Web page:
A Ku Indeed!

Analect 1.1: Putting It Into Practice

Posted in Chinese Philosophy, Course Material by Chris on June 18, 2007

Analects 1.1 reads:

The Master said, “Is it not pleasant to learn with a constant perseverance and application? Is it not delightful to have friends coming from distant quarters? Is he not a man of complete virtue, who feels no discomposure though men may take no note of him?”

There are three points here, and my guess is that they are closely related, at least insofar as they make up the composition of the first aphorism of the book. My instinct here tells me that there are three lessons here of central importance to the book. The three separate points are:

1. Is it not pleasant to learn with a constant effort?

Here we see the clear Confucian emphasis on the necessity of effort and learning. It is impossible for a person to become virtuous without a constant desire to learn more. For the Confucian, of course, this has one obvious dimension — learning often means that one should be attentive to the Li or to the rituals and traditions of one’s past. If the Li (broadly construed) are the language of virtue, then one must spend a considerable amount of time focusing on understanding and becoming fluent in that language (perhaps here this is where Confucius would insist on the need for Jen persons to be Ru (scholars), though of course not, as he says later on, petty Ru.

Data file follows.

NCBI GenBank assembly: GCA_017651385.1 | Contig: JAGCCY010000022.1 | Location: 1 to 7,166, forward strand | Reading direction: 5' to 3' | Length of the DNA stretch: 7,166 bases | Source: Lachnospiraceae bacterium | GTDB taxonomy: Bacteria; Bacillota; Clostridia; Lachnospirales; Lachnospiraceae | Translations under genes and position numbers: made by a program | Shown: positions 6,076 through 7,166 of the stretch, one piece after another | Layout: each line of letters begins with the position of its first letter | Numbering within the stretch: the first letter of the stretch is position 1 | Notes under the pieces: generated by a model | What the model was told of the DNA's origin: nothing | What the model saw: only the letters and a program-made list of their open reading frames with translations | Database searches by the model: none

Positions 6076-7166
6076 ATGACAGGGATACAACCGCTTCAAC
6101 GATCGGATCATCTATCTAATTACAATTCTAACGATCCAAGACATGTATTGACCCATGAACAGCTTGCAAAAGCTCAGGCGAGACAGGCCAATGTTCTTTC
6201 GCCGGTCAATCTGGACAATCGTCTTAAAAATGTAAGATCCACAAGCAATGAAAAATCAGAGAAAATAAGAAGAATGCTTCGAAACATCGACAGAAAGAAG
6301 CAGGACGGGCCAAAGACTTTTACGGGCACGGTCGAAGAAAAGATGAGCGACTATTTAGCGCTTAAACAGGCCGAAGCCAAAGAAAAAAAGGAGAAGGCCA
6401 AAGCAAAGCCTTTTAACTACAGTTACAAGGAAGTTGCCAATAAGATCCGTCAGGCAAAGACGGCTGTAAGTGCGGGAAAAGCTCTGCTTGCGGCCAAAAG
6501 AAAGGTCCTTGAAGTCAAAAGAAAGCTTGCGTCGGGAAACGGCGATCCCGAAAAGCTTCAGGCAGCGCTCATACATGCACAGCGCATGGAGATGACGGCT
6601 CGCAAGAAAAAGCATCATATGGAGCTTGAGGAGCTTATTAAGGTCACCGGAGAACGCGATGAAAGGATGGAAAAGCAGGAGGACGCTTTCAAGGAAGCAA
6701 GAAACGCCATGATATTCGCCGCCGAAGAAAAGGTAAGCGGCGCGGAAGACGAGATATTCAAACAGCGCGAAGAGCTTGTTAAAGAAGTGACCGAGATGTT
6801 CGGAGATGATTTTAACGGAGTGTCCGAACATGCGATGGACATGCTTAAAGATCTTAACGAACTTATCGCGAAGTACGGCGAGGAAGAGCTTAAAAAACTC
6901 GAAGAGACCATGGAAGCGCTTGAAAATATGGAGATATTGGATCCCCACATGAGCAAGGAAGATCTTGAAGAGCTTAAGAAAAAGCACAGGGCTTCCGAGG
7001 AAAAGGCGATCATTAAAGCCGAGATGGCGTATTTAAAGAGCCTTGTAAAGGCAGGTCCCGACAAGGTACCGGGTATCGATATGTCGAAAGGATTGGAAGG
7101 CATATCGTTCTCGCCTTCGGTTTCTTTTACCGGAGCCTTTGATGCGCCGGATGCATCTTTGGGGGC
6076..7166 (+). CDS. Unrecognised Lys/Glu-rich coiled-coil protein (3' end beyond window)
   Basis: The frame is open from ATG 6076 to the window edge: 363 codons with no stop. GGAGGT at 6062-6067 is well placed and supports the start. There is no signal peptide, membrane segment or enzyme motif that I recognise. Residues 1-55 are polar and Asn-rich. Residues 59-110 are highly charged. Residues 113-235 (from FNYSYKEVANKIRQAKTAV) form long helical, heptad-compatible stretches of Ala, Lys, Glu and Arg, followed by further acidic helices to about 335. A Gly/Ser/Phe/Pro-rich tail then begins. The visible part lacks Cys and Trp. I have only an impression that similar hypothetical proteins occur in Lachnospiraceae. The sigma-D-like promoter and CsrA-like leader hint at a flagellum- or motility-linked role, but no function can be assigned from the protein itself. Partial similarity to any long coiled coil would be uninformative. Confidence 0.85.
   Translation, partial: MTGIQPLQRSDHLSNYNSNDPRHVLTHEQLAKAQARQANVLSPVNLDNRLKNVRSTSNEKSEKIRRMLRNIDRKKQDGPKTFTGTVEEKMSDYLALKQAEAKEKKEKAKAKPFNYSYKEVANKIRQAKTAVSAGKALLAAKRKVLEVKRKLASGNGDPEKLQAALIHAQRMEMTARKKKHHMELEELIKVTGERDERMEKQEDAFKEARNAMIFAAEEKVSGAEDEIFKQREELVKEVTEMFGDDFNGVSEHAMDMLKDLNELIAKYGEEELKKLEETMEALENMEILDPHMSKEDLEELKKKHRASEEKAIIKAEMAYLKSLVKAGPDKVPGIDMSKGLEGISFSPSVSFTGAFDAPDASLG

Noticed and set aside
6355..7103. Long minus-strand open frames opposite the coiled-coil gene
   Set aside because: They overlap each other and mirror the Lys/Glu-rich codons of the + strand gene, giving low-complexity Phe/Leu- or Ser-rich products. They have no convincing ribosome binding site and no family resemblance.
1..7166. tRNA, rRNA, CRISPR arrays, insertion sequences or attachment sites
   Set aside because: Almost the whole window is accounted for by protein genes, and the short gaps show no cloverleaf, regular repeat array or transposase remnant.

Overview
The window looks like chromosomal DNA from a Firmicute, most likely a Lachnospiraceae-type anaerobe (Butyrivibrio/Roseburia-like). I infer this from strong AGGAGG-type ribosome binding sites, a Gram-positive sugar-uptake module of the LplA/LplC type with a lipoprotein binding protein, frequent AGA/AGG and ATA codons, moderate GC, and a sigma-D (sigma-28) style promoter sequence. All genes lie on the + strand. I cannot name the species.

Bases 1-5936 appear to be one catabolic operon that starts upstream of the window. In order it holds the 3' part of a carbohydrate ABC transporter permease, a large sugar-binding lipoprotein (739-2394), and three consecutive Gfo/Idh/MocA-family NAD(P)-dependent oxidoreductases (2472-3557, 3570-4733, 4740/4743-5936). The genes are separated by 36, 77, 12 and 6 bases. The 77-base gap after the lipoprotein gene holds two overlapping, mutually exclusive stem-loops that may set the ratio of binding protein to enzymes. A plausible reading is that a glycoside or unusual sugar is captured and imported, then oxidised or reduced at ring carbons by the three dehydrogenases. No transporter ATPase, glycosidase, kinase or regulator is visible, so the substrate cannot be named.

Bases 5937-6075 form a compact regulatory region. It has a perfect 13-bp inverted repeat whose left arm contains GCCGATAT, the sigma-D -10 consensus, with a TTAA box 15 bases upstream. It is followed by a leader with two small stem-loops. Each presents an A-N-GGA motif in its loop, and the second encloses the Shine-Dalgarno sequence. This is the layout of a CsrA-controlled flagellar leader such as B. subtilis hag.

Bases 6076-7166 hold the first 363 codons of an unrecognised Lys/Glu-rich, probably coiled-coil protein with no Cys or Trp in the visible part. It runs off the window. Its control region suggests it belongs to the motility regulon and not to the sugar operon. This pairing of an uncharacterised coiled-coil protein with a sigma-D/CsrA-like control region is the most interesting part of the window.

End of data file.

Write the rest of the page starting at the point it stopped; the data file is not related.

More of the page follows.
2. Is it not delightful when friends come from distant quarters?

The central claim of the book, I would suspect — that a core and essential part of what we are is formed through our close relationships with others. Human beings are not defined in isolation from one another, as one might suspect from a more modern Western view on the self; rather, selves are defined — and flourish — in their relational contexts.

3. Isn’t it virtuous to feel no ill-effects when people fail to recognize you?

I would forward that this claim — repeated in 1.16 — is the central psychological warning of the book. To be overly focused on external rewards (as MacIntyre would call them) is to miss the point of how one’s relationship to virtue must be oriented. The relationship cannot be petty (or “small”), so one must be focused on overcoming one’s own needs and instead focused on helping to care (Jen) for those around you. Here Confucius has a great point. If I am upset that people don’t recognize me, then it is surely the case that my motivation in being courageous (say) is not aimed at courage, but rather honor. So here I am upset that people have failed to honor me so I start to question “the point” in pursuing courage if people aren’t going to pat me on the back for achieving it. Clearly in such a case my aim is not excellence, but a simulacra of excellence.

A side point here about 1.1: there is, in each case, a linkage of emotional state with a state of affairs or behavior. So, in the first, “pleasant” and “effort to learn” are linked; in the second, “delight” and “arrival of friends” is linked, and in the third, “not feeling ill-effects” is linked to “lack of recognition”. Here I think we are getting another central lesson of the Analects — namely, that appropriateness (Yi) is the right unification of internal state (in this case, emotion or feeling) with the world in a given situation (in this case, behaviors or states of affairs).

 

 

 

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